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Gigabyte GeForce GTX Titan Black: Do-It-Yourself Cooler Swap

The Gigabyte WindForce 600 Graphics Card Cooler

Changes to the WindForce Cooler

Let’s ignore the 600 W rating on Gigabyte's cooler, since it’s just a theoretical number handed down from the marketing department. Instead, we're interested in the physical changes that lend this WindForce model its claimed performance improvements. There were certainly things Gigabyte needed to fix, such as clicking/humming fans, which certainly didn’t do the otherwise potent cooler any favors.

Gigabyte deserves recognition for sticking with a two-slot configuration. While some competitors achieve better cooling through the use of more material, the GHz Edition board's bundled thermal solution is just optimized. As a result, SLI arrays remain viable (even if the reference design's ability to exhaust waste heat is probably better for multi-card setups). But let's not get ahead of ourselves.

Fans and Airflow

As mentioned, Gigabyte really needed updated fans. The rotor was redesigned and the bearings were improved, contributing to a smoother ramp-up and quieter operation at low idle rotational speeds.

A new fan blade surface structure is supposed to result in better airflow with less turbulence. I’ll go ahead and mention briefly that this does register a positive outcome in our measurements.

The design that Gigabyte markets under the “Triangle Cool” moniker is supposed to improve airflow through the cooler’s fins, which are also changed to minimize turbulence and its accompanying noise. That's an ambitious undertaking, since the performance-oriented nature of the WindForce coolers means we've never found them particularly quiet.

New Heat Pipes

Another area where Gigabyte shot for improvements was the make-up of its heat pipes. The company created this diagram to illustrate its approach, which attempts to combine the advantages of several different materials.

All of that sounds compelling in theory. But of course, we have to quantify the differences ourselves. Are the claims a marketing stunt, or is this a real alternative to competing 2.5-slot cards? We'll get to that just as soon as we get Gigabyte's WindForce cooler assembled.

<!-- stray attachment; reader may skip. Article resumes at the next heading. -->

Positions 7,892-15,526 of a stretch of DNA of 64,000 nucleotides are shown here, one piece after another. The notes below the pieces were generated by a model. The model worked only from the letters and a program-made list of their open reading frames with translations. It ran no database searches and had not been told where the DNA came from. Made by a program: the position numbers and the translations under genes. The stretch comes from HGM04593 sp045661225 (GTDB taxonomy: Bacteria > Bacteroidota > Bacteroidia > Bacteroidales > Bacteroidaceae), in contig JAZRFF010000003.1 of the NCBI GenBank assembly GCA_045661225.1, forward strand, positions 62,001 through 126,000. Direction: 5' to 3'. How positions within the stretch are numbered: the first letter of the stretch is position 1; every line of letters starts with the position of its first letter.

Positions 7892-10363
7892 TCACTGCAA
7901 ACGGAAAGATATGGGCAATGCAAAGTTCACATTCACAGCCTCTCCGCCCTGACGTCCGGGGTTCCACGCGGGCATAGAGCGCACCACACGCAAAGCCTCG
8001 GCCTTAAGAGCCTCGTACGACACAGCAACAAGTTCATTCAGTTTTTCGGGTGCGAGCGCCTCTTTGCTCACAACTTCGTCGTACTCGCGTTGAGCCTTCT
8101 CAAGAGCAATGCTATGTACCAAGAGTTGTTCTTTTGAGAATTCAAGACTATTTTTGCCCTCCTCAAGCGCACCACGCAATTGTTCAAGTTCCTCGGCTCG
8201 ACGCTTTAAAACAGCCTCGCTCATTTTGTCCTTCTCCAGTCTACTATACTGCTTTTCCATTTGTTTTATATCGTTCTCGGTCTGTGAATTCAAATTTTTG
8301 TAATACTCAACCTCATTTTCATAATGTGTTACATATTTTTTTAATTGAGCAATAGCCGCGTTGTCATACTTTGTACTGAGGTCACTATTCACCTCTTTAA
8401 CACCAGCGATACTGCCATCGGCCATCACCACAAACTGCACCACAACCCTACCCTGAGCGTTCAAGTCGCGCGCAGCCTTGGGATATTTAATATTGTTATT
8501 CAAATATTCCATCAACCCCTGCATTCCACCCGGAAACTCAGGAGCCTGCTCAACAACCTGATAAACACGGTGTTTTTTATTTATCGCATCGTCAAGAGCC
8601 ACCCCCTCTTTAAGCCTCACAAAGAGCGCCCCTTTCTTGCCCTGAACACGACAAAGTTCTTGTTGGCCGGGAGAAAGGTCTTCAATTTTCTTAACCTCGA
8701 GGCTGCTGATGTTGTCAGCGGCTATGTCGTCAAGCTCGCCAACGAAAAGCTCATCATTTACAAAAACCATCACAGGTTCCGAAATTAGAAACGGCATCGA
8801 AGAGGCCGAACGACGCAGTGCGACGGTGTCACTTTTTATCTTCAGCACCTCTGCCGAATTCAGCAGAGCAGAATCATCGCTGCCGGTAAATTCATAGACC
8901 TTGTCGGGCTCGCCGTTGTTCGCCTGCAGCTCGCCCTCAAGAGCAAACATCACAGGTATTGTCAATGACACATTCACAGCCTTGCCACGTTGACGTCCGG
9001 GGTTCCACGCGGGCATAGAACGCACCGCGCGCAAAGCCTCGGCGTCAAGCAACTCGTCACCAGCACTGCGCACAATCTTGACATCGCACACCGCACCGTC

• bloodgigas
    So we have to change the cooler by our self? now thats wierd.
    Reply
  • ShadyHamster
    13466306 said:
    So we have to change the cooler by our self? now thats wierd.

    If you bothered reading the first page you'd know why.
    Reply
  • bloodgigas
    13466306 said:
    So we have to change the cooler by our self? now thats wierd.

    If you bothered reading the first page you'd know why.

    "Nvidia doesn’t allow its partners to sell the GeForce GTX Titan Black with proprietary cooling. However, Gigabyte now offers a GHz Edition of the card that comes bundled with its WindForce solution, which you can install on the overclocked board yourself."

    This one right? whats the difference between you install it yourself and Gigabyte take the initiative pre-factory installed? or Warranty Void?
    Reply
  • bloodgigas
    13466306 said:
    So we have to change the cooler by our self? now thats wierd.

    If you bothered reading the first page you'd know why.

    "Nvidia doesn’t allow its partners to sell the GeForce GTX Titan Black with proprietary cooling. However, Gigabyte now offers a GHz Edition of the card that comes bundled with its WindForce solution, which you can install on the overclocked board yourself."

    This one right? whats the difference between you install it yourself and Gigabyte take the initiative pre-factory installed? or Warranty Void?
    Reply
  • FormatC
    It is one of Nvidias funny rules.

    Ok, for your better understanding:
    Nvidia doesn’t allow its partners to sell the GeForce GTX Titan Black with factory-installed proprietary cooling.
    Reply
  • envy14tpe
    If you are dropping the cash on a Titan I really wish people would go liquid cooling. Seems to be the best.
    Reply
  • chaosmassive
    Nvidia doesnt permit to install any 3rd party cooling on their chip, now thats weird !
    Reply
  • rohitbaran
    That's some way to circumvent nVidia's rule. Nicely done Gigabyte!
    Reply
  • wolverine96
    Very nice, Gigabyte! I almost wish I had bought one. I have one of those "out of stock ASUS cards from Newegg". I am not disappointed, though. The card handles 84 degrees Celsius just fine!

    Igor Wallossek, I wonder if you could put up a graph for 3D rendering? If you use Blender's BMW scene by Mike Pan (a popular benchmark scene), make sure you properly set the tile size!
    Reply
  • Damn_Rookie
    13466699 said:
    It is one of Nvidias funny rules.

    Ok, for your better understanding:
    Nvidia doesn’t allow its partners to sell the GeForce GTX Titan Black with factory-installed proprietary cooling.
    Silly question probably, but why does nVidia allow only EVGA to break this rule, with their hydro copper signature edition you mentioned? Is it just because it's a water cooled model? Do you think nVidia specially signs off on the design?

    I'm genuinely curious.
    Reply